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A file is a hardened steel tool with cutting ridges for forming, smoothing, or reducing, especially metallic surfaces. Files are classified by their length, type and shape. Quality is determined by lasting performance and cutting ability. Length is measured from the point, i.e., the square end of file to the shoulder, where the blade sets onto the tang. Length indicates coarseness, stroke distance and rate of stock removal.


File Shapes
The files may be square, round, half-round, flat etc., in shape. The file may be taper or blunt in shape. As their names imply, taper files taper from shoulder to point while blunt files are the same width for the entire length.

File Cut
File cut is determined by coarseness and character of teeth. Four basic cuts are as follows:
  • Single Cut: Single cut denotes a single row of chisel-cut teeth. These files are used on saw teeth and metals where a good finish is required.

  • Double Cut : Double cut, used primarily on metals where rapid stock removal is necessary and a rough cut is permissible, has two rows of chisel cut teeth.

  • Rasp Cut : Rasp cut, used on soft metals and wood for rapid stock removal, has individually punched teeth that are entirely separate from each other.

  • Curved-tooth Cut : This type of cut features teeth that are milled in an arc. This cut is used on flat surfaces of soft metals for rapid stock removal and a fairly good finish.
File Teeth
File teeth are further divided into four groups such as:
  • Coarse
  • Bastard
  • Second and
  • Smooth
Coarse and bastard cuts are used on heavy work, while second and smooth cuts are used for finishing or more exacting work.

Types of files
  • Saw files: Saw files are used for filing all types of saws with 60° angle teeth. Single cut edges set and cut for filing gullets between teeth. Saw files are available in several grades. It is important to select the right file for the right handsaw. Two types of saw files on the basis of their cut sides are:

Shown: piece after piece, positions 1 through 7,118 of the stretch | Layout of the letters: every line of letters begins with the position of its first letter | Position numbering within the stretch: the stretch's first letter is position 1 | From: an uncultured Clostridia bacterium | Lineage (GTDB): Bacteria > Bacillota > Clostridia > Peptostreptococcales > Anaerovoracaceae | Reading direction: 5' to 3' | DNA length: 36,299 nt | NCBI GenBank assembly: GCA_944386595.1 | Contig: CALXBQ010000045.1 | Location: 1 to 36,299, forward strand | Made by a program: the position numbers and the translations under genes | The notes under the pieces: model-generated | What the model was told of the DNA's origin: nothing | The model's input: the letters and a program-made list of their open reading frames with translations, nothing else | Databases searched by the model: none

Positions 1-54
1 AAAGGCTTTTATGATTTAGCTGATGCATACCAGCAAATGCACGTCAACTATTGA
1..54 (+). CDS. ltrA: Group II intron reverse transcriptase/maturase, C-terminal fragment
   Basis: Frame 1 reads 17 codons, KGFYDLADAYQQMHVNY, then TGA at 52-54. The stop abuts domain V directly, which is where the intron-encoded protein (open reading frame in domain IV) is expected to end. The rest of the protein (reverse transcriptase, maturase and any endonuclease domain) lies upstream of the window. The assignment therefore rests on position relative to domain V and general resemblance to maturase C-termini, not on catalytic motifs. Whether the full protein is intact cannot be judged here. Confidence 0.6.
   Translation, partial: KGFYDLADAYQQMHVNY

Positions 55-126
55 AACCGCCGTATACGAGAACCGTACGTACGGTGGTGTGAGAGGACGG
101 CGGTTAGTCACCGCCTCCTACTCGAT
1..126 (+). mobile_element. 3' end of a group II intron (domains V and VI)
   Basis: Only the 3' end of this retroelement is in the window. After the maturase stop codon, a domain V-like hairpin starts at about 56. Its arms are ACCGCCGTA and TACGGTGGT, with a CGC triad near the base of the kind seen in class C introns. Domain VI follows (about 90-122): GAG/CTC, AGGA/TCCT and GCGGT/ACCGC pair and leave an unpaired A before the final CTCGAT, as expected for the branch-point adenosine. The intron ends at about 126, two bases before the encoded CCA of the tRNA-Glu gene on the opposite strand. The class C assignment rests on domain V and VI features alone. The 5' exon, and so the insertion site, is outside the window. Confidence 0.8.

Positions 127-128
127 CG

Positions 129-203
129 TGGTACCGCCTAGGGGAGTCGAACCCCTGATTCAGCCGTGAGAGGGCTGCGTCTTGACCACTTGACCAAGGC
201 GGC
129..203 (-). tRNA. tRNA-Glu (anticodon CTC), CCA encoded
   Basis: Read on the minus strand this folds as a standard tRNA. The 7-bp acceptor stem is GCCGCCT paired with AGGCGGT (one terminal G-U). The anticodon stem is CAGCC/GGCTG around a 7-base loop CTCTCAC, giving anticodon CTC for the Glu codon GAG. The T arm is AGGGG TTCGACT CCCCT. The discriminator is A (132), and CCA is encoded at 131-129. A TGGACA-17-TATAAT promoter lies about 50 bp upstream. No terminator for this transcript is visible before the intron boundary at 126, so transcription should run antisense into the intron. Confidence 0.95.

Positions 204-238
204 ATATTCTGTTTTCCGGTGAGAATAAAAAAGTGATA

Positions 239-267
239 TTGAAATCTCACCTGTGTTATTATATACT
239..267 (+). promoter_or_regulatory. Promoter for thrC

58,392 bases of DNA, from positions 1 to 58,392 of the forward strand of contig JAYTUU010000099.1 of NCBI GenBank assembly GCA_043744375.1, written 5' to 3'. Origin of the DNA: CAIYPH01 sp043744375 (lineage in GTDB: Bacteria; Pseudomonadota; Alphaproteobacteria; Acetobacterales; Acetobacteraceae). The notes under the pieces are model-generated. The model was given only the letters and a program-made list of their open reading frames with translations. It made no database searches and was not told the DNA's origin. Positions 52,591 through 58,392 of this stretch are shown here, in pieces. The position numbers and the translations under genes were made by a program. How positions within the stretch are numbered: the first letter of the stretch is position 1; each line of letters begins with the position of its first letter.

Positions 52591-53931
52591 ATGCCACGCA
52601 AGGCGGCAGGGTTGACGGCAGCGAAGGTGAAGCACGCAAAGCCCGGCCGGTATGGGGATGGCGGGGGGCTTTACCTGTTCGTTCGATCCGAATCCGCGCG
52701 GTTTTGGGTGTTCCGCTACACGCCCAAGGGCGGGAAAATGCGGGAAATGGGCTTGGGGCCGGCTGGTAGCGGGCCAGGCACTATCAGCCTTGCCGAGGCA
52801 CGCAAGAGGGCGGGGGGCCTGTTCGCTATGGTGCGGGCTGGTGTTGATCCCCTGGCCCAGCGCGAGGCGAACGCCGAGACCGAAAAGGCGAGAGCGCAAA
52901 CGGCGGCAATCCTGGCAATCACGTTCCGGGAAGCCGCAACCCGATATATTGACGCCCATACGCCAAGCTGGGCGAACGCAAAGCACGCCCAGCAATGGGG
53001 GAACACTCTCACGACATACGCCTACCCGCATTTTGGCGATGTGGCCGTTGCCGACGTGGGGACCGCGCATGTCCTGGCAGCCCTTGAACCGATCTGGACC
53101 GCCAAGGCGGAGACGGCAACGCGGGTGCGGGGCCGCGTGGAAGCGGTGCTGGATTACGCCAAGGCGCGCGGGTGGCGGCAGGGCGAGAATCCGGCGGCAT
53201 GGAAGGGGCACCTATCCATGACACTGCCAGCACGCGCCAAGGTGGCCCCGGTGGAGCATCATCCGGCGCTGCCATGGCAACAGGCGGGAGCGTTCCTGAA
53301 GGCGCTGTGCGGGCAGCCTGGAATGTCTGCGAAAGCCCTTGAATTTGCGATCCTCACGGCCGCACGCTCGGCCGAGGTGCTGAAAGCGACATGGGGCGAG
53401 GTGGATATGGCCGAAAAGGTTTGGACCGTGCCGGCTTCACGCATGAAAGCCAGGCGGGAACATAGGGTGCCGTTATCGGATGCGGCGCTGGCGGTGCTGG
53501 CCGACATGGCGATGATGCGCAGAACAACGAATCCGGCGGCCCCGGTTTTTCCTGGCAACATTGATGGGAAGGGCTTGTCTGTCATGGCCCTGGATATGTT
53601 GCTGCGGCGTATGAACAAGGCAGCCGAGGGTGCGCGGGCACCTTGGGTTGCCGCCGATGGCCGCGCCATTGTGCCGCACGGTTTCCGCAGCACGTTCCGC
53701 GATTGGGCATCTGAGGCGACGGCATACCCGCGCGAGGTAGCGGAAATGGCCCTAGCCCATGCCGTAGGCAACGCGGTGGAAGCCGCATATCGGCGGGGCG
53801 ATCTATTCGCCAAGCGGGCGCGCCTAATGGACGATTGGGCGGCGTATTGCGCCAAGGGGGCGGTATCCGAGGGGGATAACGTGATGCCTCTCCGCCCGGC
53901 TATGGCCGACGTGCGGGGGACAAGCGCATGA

• Single Cut Sides: For hand filing.
    • Double Cut Sides: For Use on saw Filing Machines.

  • Machinist file Machinist files are used for stock removal and surface finish requirements on machined components. The machinist steel files and flat steel files are generally used in mechanic and locksmith works. Also known as Engineers´ Files, Machinist Files are generally split into two types of different files:
    • Double Cut: It is used for rapid stock removal.
    • Single Cut: These are also known as Saw Files and are used for sharpening.
    Machinist files may come in different shapes such as Hand, Flat, Three Square, Square, Half round, Round & Knife shapes, Magneto Files, Farmers Own and Mill Files.

  • Chain Saw Files: Chain saw files are meant for saw chain and also used to clean and dress up gullets of some saws. Chain saw files are made for both round-hooded and square hooded chain saw teeth. For the former, the file must be held level against the bevel of the cutting surface of the tooth at an angle of 25° to 45°, with the saw blade. File direction is off the cutting edge, pressing back and slightly up during the stroke. When using a square chain saw file (lozenge shape), the file is placed under the hood so two adjacent sides of the file contact both saw-tooth edges at one time. In both cases, depth gauges should be filed to maintain the required difference in height from the cutting teeth. A flat-side single-cut file is used for this. Some chain saw files feature a molded-in filing angle indicator to make uniform sharpening easier.

  • Diamond files: The peculiarity of diamond files is that they have small diamond particles embedded in their surface. The use of diamonds allows the file to be used effectively against extremely hard materials, like glass, stone, hardened steel against which a standard steel file is ineffective.

  • Riffler files: Riffler files are available in a collection of different shapes and profiles ranging from small to medium size. The various shapes and profiles help them to be used in hard to reach or unusually shaped areas. They are often used in die making when the surface finish of a cavity die requires improvement.

  • Needle files: Needle files are also available in sets of 6 or 12 or more different shapes. They are small sized files used in applications where the surface finish is more important over metal removal rates. They are suited for small work pieces.

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